The anatomy of a headphone jack

Most of us live under the simple algorithm : Plug a headphone into the jack and move on with life. But the beauty of it is what happens during those instances when you insert the jack and the mobile/laptop recognizes the device to be indeed a headphone jack.

Most modern smart-phones and laptops detect a headphone using the following simple principle :

Establish a potential difference between the mic and the ground ( ~ 2- 3 V ) and observe the resistance. If its high, its air and probably nothing has been inserted. If its really low, then a headphone jack has been inserted.


And the fact that a potential difference is constantly being given between the mic and the ground allows us to plug in a led and light it up .

Corollary 😉 :

All that the phone is looking for low resistance value. You can very easily fool the phone to think that an aluminum foil is a headphone jack.

Older headphone jacks

This answer by Rick on stackexchange answers this question so accurately :


” Headphone jacks have extra contacts inside, which act as switches. The the drawing below, pins 4 and 5 are intended for sensing that the plug was inserted. They are not intended for audio signal. When the plug is not present, the switche, which are formed by 2 & 4 and 3 & 5, are closed.

When the plug is inserted, these switches are open. The plug flexes 2 and 3 slightly, and they break contact with 4 and 5. You could insert a 3.5mm plastic rod [a dummy] into the jack, which will open the contacts, and the phone might think that earphones are plugged in. ”


Headphone jack plugged in or not ? (Software end)

In a previous post , we talked in depth about the /dev/input directory in Linux.  This video talks about how the computer knows whether a headphone jack has been plugged in or not from a software point of view.

Lightning detector with a simple headphone jack

Okay, this probably one of those posts that is ecstatic to draft because of the shear wonder that it encapsulates. We captured lightning using nothing more than just a mere headphone jack and its so simple that anyone around the world with an access to an old headphone jack can do it too!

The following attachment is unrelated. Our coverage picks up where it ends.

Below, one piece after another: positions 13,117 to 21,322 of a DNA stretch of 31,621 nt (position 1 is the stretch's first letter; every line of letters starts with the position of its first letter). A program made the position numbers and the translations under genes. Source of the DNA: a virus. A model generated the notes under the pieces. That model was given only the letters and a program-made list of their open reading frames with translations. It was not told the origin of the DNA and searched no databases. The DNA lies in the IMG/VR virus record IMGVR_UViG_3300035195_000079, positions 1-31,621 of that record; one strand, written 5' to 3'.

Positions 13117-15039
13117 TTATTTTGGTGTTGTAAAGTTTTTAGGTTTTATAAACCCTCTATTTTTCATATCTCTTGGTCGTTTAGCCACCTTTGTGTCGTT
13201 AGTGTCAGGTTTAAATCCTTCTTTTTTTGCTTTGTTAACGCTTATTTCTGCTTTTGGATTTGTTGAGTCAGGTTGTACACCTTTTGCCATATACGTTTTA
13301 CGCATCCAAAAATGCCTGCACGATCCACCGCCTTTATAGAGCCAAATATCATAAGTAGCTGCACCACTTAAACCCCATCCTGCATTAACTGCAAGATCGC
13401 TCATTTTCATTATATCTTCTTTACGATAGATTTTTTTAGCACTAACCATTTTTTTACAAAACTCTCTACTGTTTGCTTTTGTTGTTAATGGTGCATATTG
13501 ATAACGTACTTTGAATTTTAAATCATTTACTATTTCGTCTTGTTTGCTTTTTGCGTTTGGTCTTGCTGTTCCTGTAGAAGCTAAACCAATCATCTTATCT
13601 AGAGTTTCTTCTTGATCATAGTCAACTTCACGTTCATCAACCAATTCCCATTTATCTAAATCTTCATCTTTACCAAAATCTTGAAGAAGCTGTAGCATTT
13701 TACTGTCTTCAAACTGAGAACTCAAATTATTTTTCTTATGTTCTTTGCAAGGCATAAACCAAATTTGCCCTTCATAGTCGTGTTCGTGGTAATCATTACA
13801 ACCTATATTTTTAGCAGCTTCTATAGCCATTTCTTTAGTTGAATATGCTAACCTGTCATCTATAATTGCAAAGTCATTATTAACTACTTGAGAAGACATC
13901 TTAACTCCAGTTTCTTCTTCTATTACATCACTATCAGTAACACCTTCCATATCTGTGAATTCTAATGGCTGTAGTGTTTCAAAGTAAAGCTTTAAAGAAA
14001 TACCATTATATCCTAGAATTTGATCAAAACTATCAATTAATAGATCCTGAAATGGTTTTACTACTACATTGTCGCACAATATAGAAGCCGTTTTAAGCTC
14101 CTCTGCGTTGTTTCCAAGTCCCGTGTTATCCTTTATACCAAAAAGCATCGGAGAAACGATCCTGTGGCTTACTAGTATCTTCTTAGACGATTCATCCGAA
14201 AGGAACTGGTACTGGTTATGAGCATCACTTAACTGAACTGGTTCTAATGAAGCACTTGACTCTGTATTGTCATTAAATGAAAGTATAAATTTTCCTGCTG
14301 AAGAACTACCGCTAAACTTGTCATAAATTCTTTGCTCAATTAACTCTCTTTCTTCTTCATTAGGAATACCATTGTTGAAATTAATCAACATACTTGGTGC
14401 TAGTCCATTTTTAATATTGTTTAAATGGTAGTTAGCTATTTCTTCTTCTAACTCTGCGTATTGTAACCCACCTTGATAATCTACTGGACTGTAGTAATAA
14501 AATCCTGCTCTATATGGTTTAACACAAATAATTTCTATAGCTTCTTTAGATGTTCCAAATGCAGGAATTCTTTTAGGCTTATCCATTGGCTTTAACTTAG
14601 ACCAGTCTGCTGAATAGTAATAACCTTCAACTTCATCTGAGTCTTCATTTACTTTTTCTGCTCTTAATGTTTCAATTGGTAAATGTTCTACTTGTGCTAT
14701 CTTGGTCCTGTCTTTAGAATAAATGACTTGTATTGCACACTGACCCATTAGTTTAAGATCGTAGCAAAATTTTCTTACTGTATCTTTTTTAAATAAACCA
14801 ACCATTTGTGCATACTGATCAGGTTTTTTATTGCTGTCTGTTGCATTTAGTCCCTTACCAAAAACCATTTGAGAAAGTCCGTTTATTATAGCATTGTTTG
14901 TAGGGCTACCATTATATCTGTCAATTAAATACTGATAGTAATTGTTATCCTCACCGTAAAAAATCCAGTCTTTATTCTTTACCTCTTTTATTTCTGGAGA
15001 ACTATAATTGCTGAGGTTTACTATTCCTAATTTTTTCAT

Take an old headphone jack and strip off the mic part and you are good to go OR if you have a dedicated USB sound card you can use that!



Sparks of any kind produce electromagnetic disturbances and it is these disturbances made by lightning that we will be detecting. That is the reason we are stripping off the microphone from the headphone jack and keeping only the wire.  The wire will act as an antenna to pick up the signal.

Just to be clear, this is NOT related to the sound of the thunder by any means.

Test with Gas Lighter

Before we test the headphone jack with lightning, we needed to know how the headphone jack reacted to sparks and how a spark looks like when recorded with a headphone jack.

Since gas lighters are capable of producing sparks, we thought that it would be a great place to start. Here’s what we observed:

** Although we use a USB sound card in our videos, this works with an ordinary TRS/TRRS headphone jack as well.

Capturing lightning

Now that we have a good idea of what is going on with a gas lighter, we can predict a similar pattern with a lightning as well. Why ? Well, because lightning is the same phenomenon but, at a much bigger scale.

How do you do it ? First things first, to state the obvious one needs lightning. But besides that the setup is similar to the previous one except that unlike the gas lighter, we have to use the human body as an antenna by holding the wire coming from the mic pin of the headphone jack in our hand

Processing the recording

The audio file that we acquired has been uploaded to Google Drive (links below) but we strongly suggest that you try it out yourself to get a feel for this powerful technology that many people disregard as quotidian.